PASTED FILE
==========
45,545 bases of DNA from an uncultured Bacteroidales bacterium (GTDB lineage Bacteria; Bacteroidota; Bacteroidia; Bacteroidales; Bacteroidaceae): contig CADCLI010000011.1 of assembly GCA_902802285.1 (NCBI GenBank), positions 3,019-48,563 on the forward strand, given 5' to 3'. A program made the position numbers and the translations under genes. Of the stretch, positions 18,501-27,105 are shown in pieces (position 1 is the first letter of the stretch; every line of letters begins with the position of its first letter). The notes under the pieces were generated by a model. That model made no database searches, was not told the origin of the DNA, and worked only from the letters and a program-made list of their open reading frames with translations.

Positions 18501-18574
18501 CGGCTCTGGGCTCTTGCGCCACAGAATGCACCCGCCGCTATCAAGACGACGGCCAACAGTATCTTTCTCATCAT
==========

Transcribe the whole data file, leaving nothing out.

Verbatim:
45,545 bases of DNA from an uncultured Bacteroidales bacterium (GTDB lineage Bacteria; Bacteroidota; Bacteroidia; Bacteroidales; Bacteroidaceae): contig CADCLI010000011.1 of assembly GCA_902802285.1 (NCBI GenBank), positions 3,019-48,563 on the forward strand, given 5' to 3'. A program made the position numbers and the translations under genes. Of the stretch, positions 18,501-27,105 are shown in pieces (position 1 is the first letter of the stretch; every line of letters begins with the position of its first letter). The notes under the pieces were generated by a model. That model made no database searches, was not told the origin of the DNA, and worked only from the letters and a program-made list of their open reading frames with translations.

Positions 18501-18574
18501 CGGCTCTGGGCTCTTGCGCCACAGAATGCACCCGCCGCTATCAAGACGACGGCCAACAGTATCTTTCTCATCAT